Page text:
In order to cope (read: escape, forget about, and otherwise destroy) my emotions, I usually just run away from my problem. After an interaction with another person that ends up going differently than planned (either for the positive or negative), it is not out of character for me to never make an effort to speak to them again. When people are no longer a part of my every day life, I don't make an effort to contact them unless absolutely necessary. The previously described scenarios are ones that would happen with friends. My family is different, of course. They know not to come near me with their messy, disgusting "feelings."


Healthy, I know. I'm a wicked unhealthy INTP. Let's just not worry about it, okay?
 

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I used to ignore it until it went away, but these days i'm trying to fix that and confront my issues. However, if i'm really emotionally stressed I can go through a number of reactions. They range from anger to depression, to complete and utter detachment from the world for a while.
 

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I analyse the hell out of them. Why am I feeling this? Is it good that I'm feeling this? If not, how do I get rid of it? If I can't get rid of it logically, I ignore it. So, "cope" isn't the best word to apply to how I deal with emotions.

For example, to determine if I have feelings for someone, the thought process usually goes something like this:
1. Is it just physical attraction? Probably.
2. Why do you like them? I don't know, but it feels funny.
3. Assuming reciprocation, would you want to date them? Maybe.
4. Is reciprocation likely? No.
5. Will you tell them or ignore it? Are you out of your mind? I'm going to ignore it!
6. Will you ever ask anybody out? Jeez, just get off my back already.
My answers are slightly different, but the thought processes are very close. And this ladies and gentlemen, is why an INTP/INTP relationship is so unlikely to happen.
 

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If I can, I would move to a quiet, private place (preferably my room) when I feel like I'm about to explode from the emotions. I usually try to make myself cry so that I can ride out the storm of sadness and get over my emotions quickly. Crying definitely helps me feel better even though it doesn't actually solve anything. After the cry, I usually decide to eat, work out, or draw and from there I forget about why I even felt horrible in the first place.

If I'm stuck in public and feel angry, I try my best to stuff the anger inside me and let it out later when I get home. Unless I can't hold my emotions back, I try to keep myself calm and composed around others. The last thing I want to do is break down in front of people. It is very embarrassing and it has happened before.
 

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If I can, I would move to a quiet, private place (preferably my room) when I feel like I'm about to explode from the emotions. I usually try to make myself cry so that I can ride out the storm of sadness and get over my emotions quickly. Crying definitely helps me feel better even though it doesn't actually solve anything. After the cry, I usually decide to eat, work out, or draw and from there I forget about why I even felt horrible in the first place.

If I'm stuck in public and feel angry, I try my best to stuff the anger inside me and let it out later when I get home. Unless I can't hold my emotions back, I try to keep myself calm and composed around others. The last thing I want to do is break down in front of people. It is very embarrassing and it has happened before.
While working out, try channeling your emotions into anger. It gives you a better workout (thus getting in better shape), and if you exhaust yourself enough, there is nothing left for emotions. That method worked pretty well for me, anyway.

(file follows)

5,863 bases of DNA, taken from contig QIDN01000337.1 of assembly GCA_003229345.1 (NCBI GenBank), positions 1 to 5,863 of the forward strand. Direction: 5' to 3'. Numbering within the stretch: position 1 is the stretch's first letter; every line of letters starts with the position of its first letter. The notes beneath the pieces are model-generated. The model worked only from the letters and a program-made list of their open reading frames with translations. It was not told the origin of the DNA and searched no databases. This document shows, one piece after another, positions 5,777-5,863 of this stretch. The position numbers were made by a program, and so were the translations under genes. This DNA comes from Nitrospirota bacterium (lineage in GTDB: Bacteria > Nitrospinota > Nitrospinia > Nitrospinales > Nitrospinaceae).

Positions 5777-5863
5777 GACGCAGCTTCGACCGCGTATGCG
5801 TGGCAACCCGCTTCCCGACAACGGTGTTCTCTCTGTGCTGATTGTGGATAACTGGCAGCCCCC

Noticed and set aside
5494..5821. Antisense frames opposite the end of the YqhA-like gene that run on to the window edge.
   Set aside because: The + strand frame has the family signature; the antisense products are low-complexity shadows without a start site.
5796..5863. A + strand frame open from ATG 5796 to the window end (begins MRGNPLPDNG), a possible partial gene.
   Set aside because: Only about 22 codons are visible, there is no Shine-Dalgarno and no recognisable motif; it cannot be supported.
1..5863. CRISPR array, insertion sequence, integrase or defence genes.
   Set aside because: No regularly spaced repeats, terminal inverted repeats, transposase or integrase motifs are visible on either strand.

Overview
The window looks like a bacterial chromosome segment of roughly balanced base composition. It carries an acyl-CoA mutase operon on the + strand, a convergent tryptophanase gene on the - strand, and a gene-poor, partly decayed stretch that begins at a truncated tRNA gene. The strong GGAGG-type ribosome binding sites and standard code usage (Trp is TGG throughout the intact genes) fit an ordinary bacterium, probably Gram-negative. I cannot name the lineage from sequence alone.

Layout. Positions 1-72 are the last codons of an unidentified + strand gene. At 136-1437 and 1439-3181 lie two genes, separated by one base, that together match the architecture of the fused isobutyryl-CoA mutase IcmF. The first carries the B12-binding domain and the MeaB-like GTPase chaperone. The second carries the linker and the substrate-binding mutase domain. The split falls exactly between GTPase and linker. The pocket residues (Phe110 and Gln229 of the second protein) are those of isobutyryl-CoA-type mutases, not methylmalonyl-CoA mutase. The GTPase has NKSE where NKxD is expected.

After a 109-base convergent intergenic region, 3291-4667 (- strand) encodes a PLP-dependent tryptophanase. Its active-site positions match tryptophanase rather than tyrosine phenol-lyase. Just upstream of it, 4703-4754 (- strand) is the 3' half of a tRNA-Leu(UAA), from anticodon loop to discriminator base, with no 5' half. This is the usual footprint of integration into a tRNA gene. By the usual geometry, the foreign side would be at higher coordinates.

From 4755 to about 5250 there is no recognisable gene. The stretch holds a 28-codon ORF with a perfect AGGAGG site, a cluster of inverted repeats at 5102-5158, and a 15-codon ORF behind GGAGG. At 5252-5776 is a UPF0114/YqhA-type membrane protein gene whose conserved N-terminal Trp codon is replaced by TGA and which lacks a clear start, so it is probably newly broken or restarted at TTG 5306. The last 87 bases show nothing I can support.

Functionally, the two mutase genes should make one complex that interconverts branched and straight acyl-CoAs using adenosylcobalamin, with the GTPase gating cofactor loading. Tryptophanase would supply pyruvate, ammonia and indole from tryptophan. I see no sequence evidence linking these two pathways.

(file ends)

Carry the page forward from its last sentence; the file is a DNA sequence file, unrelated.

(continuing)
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I don't like talking to people about that stuff. It makes me feel .. exposed, I guess. I don't even know. I just want to be left alone when sorting through things. I'm aware of bias in my thoughts, so I don't think I'm too bad at judging my own situations impartially.
I know what you mean and I get like that sometimes. But a majority of the time I just go to her when I have questions -- she's known me for almost a decade so I'm comfortable with her knowing all that stuff about me.
The thing is, I used to just bottle things up and 'sort them out' in my head and that just made me spiral into a dark place. So now, I just vent to the people I know and trust.
 

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Build up of emotions? Seems like you need a replacement feelings filter, a cork for your tear ducts, and a gasket change.

Swing on by the repair shop and we'll get you tuned away in a jiffy.

Before I forget, we are unable to accept Whiner's Insurance at this time.

They're apparently being sued ... something about an assessment of manipulative damages lawsuit.
 

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So my dear fellow INTPs,
how do you cope when you become emotional about something?

For me it really messes up my Ti, makes me insecure, etc.

So how do you express emotions exactly? ;)
I go through phases where i express them way too often and overwhelm people but then i don't express them at all. Depending on the emotion, I can get pretty intense or not at all. It really depends on whether i have deemed the emotional reaction appropriate or inappropriate given the circumstances. If i think my feelings are way off base then i will ignore them. If I have actively embraced my emotional reactions then i can pretty excited. It is important to recognize your feelings though, I think INTPs tend to not give their feelings enough value.
 

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The Three Stages to Emotional Meltdown in BUs!

Stage 1: Passive aggressively deal with it!
Stage 2: Suddenly start crying about it and freak out parents and (maybe) close friends!
Stage 3: DESTROY EVERYTHING.

I usually just go to Stage 1, and usually whatever it was either goes away or builds to Stage 2.
After passive aggressiveness doesn't work, the buildup of everything just gets to me and then the sobbing begins! This has happened maybe 10-20 times in the last 10 years, most of them being concentrated in the past year or so. I blame being a teenager. XD
There have been a few times (maybe two or three?) where I got to Stage 3. Most of them being concentrated from ages 2-4, and the latest one being... last week.
YAY! GO HORMONES! :dry: